Many brokerage firms and insurance companies market their employees as trusted advisors providing personalized investment advice, while they’re portrayed as commission-based salespeople in some industry association's legal efforts to fight the Department of Labor’s fiduciary rule, according to a new report by the Consumer Federation of America and Americans for Financial Reform.
“Are they lying to the court, or are they lying to their customers?” asked Barbara Roper, director of investor protection at CFA and co-author of the report, in a statement. “The answer to that question has multi-billion-dollar implications for millions of American workers and retirees who turn to financial professionals for help with their retirement investments. After all, people expect salespeople to look out for their own interests and maximize profits, but advisors are expected to meet a higher standard.”
Industry representatives said the report's view is too simplistic—not acknowledging the fact that a broad swath of advisors wear both hats.
“The ‘report’ fails to acknowledge the fact that the overwhelming majority of our members have been dually registered for decades, therefore working as fiduciaries,” said Chris Paulitz, senior vice president of membership and marketing at the Financial Services Institute. “Our focus remains on advocating for a uniform fiduciary standard of care—something we have done since before Dodd-Frank—that works for all clients, advisors and firms.”
The Securities Industry and Financial Markets Association (SIFMA) "has long supported a best interest standard for broker-dealers across all retail investment accounts, not just retirement accounts,” said Kenneth E. Bentsen Jr., president and CEO. “None of the arguments made in our meritorious lawsuit against the DOL suggest otherwise. We continue to believe that the SEC, not the DOL, is the right agency to create a best interest standard to protect retail investors, and we will continue to advocate to make that happen.”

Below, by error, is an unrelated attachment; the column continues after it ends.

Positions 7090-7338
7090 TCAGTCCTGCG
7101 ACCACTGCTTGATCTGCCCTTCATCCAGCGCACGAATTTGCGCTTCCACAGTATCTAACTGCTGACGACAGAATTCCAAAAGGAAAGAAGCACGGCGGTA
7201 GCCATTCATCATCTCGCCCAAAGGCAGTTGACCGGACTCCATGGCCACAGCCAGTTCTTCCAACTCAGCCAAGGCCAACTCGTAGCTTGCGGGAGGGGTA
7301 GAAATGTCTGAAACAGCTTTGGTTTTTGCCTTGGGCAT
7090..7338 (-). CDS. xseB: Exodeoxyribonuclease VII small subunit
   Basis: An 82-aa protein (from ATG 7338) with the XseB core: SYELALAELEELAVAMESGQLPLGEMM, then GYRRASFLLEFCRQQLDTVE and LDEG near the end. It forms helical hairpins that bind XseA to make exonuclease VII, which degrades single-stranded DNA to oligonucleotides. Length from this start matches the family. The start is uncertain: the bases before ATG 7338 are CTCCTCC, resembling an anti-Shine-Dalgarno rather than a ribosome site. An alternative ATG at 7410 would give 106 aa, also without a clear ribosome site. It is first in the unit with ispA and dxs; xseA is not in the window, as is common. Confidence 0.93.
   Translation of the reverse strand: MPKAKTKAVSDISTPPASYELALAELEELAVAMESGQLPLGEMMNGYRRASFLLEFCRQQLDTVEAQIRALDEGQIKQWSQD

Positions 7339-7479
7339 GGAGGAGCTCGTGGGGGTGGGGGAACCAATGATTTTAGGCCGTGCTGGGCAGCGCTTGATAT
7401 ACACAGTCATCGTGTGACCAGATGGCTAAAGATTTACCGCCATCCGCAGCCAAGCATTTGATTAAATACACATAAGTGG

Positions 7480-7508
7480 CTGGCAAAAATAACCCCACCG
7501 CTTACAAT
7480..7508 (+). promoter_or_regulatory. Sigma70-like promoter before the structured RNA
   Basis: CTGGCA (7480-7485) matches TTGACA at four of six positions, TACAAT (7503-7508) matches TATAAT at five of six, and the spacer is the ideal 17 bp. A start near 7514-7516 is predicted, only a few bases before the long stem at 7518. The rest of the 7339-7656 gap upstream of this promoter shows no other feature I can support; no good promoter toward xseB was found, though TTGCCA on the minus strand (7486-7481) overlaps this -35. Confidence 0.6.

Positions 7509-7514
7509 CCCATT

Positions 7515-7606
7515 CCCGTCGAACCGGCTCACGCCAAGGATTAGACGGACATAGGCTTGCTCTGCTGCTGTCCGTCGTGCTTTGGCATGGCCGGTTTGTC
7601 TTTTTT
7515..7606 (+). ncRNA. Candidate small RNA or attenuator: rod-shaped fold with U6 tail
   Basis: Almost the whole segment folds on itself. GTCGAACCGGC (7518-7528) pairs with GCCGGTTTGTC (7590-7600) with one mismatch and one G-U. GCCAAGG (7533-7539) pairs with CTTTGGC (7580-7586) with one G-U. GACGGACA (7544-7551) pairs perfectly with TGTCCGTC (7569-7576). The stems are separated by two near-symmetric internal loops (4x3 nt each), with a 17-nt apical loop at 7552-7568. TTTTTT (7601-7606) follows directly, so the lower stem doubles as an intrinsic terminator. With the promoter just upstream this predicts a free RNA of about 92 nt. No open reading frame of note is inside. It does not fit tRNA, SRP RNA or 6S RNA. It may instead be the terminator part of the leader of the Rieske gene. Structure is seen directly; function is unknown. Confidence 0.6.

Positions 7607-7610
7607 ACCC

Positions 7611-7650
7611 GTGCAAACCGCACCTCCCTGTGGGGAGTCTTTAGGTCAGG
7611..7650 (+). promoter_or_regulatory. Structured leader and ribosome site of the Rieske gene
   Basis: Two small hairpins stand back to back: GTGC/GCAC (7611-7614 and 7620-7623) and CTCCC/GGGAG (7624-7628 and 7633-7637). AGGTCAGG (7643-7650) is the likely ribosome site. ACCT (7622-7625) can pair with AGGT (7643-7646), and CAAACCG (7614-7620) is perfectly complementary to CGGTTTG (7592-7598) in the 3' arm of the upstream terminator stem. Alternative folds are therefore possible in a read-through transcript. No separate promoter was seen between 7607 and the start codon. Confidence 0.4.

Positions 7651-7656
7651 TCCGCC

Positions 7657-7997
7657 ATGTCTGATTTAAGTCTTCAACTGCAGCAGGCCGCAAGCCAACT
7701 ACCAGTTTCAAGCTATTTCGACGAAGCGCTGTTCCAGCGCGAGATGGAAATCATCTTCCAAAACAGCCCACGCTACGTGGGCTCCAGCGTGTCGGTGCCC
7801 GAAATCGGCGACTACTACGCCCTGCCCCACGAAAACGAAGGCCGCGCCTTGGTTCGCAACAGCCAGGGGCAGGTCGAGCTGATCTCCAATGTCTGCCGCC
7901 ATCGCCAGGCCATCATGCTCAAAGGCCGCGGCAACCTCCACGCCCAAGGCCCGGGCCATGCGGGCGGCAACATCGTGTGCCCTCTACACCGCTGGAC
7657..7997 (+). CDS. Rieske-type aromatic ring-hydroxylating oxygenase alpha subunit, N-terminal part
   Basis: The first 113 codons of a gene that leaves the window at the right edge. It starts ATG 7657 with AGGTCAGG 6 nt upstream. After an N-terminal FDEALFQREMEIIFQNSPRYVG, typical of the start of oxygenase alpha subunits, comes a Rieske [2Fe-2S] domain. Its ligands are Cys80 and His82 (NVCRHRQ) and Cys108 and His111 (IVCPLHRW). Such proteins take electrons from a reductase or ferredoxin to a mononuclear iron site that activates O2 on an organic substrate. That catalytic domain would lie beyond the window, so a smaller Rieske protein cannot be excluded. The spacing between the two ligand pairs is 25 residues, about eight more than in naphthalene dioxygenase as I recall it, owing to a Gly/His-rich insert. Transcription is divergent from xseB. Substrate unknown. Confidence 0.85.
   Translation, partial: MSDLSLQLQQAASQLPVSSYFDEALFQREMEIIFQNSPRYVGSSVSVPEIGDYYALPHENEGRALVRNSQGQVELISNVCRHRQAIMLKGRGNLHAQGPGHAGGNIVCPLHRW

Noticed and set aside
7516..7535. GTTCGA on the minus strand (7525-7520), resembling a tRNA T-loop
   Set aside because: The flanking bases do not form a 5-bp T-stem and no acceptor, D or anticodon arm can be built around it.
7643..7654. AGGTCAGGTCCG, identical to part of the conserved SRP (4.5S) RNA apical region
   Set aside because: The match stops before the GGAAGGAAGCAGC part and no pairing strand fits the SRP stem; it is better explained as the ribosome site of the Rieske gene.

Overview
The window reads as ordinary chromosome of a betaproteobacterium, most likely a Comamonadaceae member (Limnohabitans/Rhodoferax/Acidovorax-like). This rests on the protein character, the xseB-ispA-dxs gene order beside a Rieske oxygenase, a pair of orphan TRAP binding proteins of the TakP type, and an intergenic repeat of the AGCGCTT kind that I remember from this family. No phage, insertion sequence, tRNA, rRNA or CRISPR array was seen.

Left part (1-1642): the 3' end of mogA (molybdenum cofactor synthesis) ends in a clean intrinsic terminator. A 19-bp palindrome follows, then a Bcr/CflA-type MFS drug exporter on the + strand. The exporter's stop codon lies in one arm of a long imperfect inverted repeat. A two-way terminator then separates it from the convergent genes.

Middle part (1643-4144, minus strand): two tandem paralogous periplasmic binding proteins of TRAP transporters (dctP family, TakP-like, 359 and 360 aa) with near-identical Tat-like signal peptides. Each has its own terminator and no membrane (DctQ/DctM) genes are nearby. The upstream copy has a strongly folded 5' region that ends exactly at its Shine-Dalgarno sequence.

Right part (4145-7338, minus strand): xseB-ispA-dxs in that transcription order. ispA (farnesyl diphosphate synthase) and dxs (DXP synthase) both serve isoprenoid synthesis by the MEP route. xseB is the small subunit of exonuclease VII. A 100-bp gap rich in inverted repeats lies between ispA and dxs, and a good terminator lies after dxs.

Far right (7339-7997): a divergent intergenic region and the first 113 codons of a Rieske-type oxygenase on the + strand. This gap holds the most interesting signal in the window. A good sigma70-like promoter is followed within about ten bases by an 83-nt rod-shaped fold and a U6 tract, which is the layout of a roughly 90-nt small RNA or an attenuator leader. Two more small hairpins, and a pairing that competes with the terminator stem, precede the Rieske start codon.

The CFA and AFR analyzed the websites of 25 prominent U.S. brokerage firms and insurance companies and found none of them to describe their representatives and agents as salespeople.
Instead, many firms describe their financial professionals as “financial advisors” or some variation thereof, including Janney Montgomery Scott, D.A. Davidson, Stifel, Wells Fargo Advisors, HD Vest, Baird, Raymond James, Ameriprise, Edward Jones, BB&T Scott & Stringfellow, Chase, UBS, Morgan Stanley, Signator, Lincoln Financial, and VALIC. Schwab, Stephens and Hilliard Lyons use the title “financial consultant;” Voya uses “retirement consultant;” USAA uses “wealth manager;” and Prudential uses “retirement counselor.” Other firms named in the report include U.S. Bank, which promotes tailored investment advice, and Northwestern Mutual and Mass Mutual, whose websites encourage relationships of trust and reliance, according to the authors.
The Department of Labor finalized its conflict of interest rule last April, and it’s set to take effect April 10. Yet several lawsuits are challenging the rule, and there are efforts in Congress to delay the rule’s implementation. One such lawsuit was filed in June by nine plaintiffs, including the Securities Industry and Financial Markets Association, the Financial Services Institute, the Financial Services Roundtable and the Insured Retirement Institute.
The CFA/AFR report argues that these groups have claimed in legal filings that “broker-dealer reps and insurance agents are not true advisors because they do not actually provide unbiased advice and are not engaged in relationships of trust and confidence with their clients.”
“Instead, they refer to these sales-based financial professionals as registered representatives and insurance agents. What marketers describe as ‘advice you can trust,’ plaintiffs instead refer to as ‘retirement assistance, products, and services’ or, more baldly still, as simple ‘commercial sales relationships,’” the report says. The report also states that “the DOL appropriately brought the advisory activities of these firms under fiduciary scrutiny by holding them accountable for the recommendations they provide that reasonably can be construed to be advisory in nature."